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Re: Common-Place Books, yet again



"Notes & Queries" although a literary publication seems to cover many=
 things.=20
My set of the Second Series 1856-1861 includes a number of refences i=
n the
index volume to common-place books.  I suspect that most main US refe=
rnce
libraries will still have copies on the shelves.

Some scanned extracts are below which may be of interest.   Clearly t=
he idea
has been around for some considerable time.   The book was available =
for
purchase certainly in Victorian times it seems.

Rodney Fry
Crowthorne
Berks
<rod.fry@xxxxxxxx >


           =20
    =09From Vo. 1, p.303, April 12, 1856
Common-Place Books (1st S. xii. 366. 478.)

In =93Lectures  in Connection with the Educational Exhibition of the =
Society of
Arts=94, delivered at St. Martin's Hall, 8vo., Routledge, 1854, will =
be found an
interesting paper on common-place books, with an account of a new pla=
n with
great merits, of forming a common-place book by gradual accumulation,=
 "
corresponding with the mental process by which sciences are built up.=
" It is
mentioned that fifty loose leaves, ruled, &c., with a stout portfolio=
, for
this plan may be had, with directions, of Messrs. Street, 11, Serle S=
treet,
Lincoln's Inn, for one shilling.       J. P.,  Birmingham.
        =20
=09From Vol 1, p.487, June 21 1856
         COMMON-PLACE BOOKS. (1st S. xii. 366. 478.)
         2nd S. I. 303.): A GENERAL LITERARY INDEX.
        =20
Your correspondent, F. C. H., when he explains an improvement upon Lo=
cke=92s
method for a common-place book, assigns thirty-five years ago as the =
date of
its first appearance. I beg to observe that the plan of a common-plac=
e book
here referred to was published in the third volume of the =93Asiatic
Researches=94, 1792, the author of which John Herbert Harington prefi=
xes the
following useful remarks:
     " If a small margin be left in each folio of the book and
     title indicative word or head be written on it, it will be
     conspicuous, although several heads should be included in
     the same folio; but until it become necessary from there
     being no more remaining folios wholly blank, it is
     advisable to appropriate a separate folio to each head, as by
     this means the several subjects entered are kept more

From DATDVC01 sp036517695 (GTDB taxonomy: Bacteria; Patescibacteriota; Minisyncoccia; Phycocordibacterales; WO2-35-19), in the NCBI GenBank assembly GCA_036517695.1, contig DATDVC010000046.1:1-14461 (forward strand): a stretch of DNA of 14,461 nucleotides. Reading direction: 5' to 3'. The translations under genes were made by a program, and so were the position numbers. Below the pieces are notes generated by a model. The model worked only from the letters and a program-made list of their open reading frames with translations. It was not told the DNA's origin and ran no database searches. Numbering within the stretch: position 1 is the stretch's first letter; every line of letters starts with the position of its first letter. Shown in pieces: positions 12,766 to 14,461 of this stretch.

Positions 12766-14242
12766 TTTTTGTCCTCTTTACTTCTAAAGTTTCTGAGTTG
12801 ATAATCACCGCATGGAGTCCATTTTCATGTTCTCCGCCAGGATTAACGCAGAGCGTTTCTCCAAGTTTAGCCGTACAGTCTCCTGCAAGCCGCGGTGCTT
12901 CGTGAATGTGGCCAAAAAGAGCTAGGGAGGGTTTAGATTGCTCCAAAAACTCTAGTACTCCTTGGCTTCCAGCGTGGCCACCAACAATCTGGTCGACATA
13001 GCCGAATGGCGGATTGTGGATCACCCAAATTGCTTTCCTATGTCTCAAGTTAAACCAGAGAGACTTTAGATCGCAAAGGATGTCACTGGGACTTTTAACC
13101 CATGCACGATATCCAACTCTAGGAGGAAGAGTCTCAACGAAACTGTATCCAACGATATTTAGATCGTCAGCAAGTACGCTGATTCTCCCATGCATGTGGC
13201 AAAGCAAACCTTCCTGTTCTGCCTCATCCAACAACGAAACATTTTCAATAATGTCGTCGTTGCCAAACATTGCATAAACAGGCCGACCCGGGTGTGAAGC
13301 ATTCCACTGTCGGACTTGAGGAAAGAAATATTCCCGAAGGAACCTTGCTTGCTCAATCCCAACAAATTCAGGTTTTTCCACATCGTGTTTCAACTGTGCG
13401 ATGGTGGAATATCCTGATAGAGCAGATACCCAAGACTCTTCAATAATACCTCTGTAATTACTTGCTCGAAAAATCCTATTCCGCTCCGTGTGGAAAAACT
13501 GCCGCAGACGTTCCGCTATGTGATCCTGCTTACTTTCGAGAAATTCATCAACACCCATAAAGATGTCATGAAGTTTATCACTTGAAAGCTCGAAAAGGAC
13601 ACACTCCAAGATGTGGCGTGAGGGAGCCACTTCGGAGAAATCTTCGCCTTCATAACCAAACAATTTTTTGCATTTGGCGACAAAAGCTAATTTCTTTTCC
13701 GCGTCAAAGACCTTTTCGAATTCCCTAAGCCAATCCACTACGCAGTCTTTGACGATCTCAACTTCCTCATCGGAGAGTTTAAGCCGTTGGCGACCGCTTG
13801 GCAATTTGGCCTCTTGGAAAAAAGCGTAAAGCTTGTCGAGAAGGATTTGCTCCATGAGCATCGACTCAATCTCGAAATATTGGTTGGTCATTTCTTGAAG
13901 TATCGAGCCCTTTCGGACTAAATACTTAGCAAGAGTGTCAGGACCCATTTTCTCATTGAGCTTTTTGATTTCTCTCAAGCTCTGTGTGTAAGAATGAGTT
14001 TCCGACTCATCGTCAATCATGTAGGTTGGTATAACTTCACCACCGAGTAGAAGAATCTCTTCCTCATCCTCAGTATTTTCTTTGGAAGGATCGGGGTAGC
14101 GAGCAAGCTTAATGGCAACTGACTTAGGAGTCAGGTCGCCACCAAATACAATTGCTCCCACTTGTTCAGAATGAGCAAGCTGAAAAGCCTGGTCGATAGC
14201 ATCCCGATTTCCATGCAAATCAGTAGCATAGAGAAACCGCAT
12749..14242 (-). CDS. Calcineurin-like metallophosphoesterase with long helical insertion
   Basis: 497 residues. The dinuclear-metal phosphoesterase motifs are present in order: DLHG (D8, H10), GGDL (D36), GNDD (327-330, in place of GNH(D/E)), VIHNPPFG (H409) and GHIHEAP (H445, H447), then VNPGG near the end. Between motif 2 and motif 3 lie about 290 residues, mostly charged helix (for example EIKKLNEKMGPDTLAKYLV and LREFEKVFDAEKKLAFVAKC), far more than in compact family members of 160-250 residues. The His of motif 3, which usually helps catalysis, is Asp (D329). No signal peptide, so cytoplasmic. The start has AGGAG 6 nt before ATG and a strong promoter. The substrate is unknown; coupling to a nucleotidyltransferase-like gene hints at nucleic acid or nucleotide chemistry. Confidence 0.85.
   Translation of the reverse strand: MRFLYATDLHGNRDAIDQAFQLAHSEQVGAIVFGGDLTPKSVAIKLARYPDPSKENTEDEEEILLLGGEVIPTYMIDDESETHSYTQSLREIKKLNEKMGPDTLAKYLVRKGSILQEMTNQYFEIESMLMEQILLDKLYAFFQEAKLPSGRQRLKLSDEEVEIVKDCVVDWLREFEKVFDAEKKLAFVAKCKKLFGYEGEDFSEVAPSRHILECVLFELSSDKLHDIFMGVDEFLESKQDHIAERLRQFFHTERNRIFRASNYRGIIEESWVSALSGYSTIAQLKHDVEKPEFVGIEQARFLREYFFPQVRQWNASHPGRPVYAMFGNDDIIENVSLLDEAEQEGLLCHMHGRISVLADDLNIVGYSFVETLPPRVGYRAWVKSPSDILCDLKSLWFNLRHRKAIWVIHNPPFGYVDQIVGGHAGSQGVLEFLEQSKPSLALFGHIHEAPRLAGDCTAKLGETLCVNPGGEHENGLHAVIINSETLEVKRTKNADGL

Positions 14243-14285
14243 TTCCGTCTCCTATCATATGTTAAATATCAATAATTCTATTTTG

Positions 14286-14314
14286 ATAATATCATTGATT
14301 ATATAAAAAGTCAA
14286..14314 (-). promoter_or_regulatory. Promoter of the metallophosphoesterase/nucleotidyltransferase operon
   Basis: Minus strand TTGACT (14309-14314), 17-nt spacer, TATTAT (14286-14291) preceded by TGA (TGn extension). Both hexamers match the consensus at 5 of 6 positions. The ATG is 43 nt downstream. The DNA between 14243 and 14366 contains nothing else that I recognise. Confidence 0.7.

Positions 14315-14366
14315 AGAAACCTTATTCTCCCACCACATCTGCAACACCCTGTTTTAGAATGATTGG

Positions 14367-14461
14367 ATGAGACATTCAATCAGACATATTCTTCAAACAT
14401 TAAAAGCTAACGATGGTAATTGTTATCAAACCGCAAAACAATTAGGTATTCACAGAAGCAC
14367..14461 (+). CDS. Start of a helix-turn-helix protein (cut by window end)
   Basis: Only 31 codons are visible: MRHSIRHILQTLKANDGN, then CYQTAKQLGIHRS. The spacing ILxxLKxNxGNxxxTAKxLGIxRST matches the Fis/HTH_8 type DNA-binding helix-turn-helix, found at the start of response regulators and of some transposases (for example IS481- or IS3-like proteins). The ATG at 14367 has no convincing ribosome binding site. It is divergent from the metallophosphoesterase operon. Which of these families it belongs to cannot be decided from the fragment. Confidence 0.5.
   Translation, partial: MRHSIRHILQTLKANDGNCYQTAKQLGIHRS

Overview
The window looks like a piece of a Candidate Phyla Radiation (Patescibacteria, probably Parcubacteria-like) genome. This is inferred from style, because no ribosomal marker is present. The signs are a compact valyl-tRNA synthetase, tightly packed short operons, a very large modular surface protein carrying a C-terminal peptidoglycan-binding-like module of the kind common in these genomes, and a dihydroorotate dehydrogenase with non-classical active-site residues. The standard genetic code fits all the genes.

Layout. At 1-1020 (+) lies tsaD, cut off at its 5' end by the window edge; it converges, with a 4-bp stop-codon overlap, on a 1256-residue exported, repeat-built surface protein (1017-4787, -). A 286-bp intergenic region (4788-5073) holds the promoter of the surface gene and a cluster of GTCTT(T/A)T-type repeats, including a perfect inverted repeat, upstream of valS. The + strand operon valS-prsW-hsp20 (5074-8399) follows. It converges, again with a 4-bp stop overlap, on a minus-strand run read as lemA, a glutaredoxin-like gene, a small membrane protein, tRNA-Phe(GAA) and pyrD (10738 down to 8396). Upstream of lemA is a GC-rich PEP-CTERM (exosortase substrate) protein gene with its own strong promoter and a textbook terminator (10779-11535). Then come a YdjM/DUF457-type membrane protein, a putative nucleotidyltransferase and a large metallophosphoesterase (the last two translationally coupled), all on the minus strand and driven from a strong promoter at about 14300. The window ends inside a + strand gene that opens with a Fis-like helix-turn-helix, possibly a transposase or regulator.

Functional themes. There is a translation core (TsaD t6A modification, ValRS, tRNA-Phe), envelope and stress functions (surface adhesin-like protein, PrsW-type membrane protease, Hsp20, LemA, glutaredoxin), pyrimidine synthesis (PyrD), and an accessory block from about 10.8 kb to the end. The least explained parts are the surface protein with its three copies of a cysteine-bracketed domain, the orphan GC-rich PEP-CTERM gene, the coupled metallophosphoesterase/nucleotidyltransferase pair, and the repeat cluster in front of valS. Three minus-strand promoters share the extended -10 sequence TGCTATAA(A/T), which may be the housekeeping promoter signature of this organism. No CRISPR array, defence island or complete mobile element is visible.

distinct, and any additions may be made to the same head without=
 the =09
    trouble of reference to other folios; for
     which purpose it is also advantageous to place the folio
     numbers on the left pages only, leaving the right hand
     pages for a continuation of the subjects entered on the left
     or for remarks thereon, until it become necessary to
     appropriate them to new hands in order to fill the book."
        =20
The revival of this plan (perhaps what was intended by your correspon=
dent)
appeared in a volume published by Taylor and Walton, entitled =93The =
Literary
Diary; or Complete Common-Place Book=94, with an explanation and an a=
lphabet of
two letters on a leaf.  More recently Todd's =93Index Rerum=94 has be=
en published,
intended as a manual to aid the student and the professional man in p=
reparing,
 himself for usefulness, with an Introduction illustrating its utilit=
y and
method of use.  Mr. Todd proposes that the common-place book, the ver=
y name of
which is associated with drudgery and wearisomeness, should be supers=
eded by
the Index, by which any passage may readily be recalled.
=2E..........................................

=46rom Vol 2

At p.38, July 12 1856, a correspondent refers to a method he kept 43 =
years
previously for a common-place book.

In reply, another correspondent on p. 94, Aug.2, 1856 mentions again =
Locke's
method being adopted in 1792 and an example in "Asiatic Researches", =
vol. iii,
therefore the method is older than the 43 years suggested by the abov=
e.   This
correspondent also refers to the indexing described in Hales' book "G=
olden
Remains", p.234, 1688.

W. Collyns on p. 219, Sept 13 1856, mentions "... an excellent common=
-place
book, paged and ruled, with index, and with short printed instruction=
 for use,
published in 1820, entitled an "Aid to Memory", by J A Sargent; sold =
by Wetton
& Jervis, Paternoster Row,[ London].  It is a thick quarto, and conta=
ins 574
pages, and has a brass lock".=20

Mottoes for a common-place book are suggested on p.327, Oct 25, 1856.

This was supplemented by a later correspondent at p.399, Nov 15 1856,=
 with
four more mottoes, including one from Bacon's "Advancement of Learnin=
g",
1.2.c.16.s.1. where he says "... I hold the entry of common-places to=
 be a
matter of great use...";  but he later in the quote seems to denigrat=
e the
methods of common-places as "... there is none of any sufficient wort=
h...".

=46rom Vol 7
COMMON-PLACE BOOK OF THE SEVENTEENTH CENTURY, p.250, Mar 26 1859.

This correspondent refers to a ".. Curious MS of the middle of the se=
venteenth
century in Sion College Library ...   It is an old book containing ep=
itaphs,
jests, poesies, and such things."

There are over two pages of quotations from the book.

END EXTRACTS


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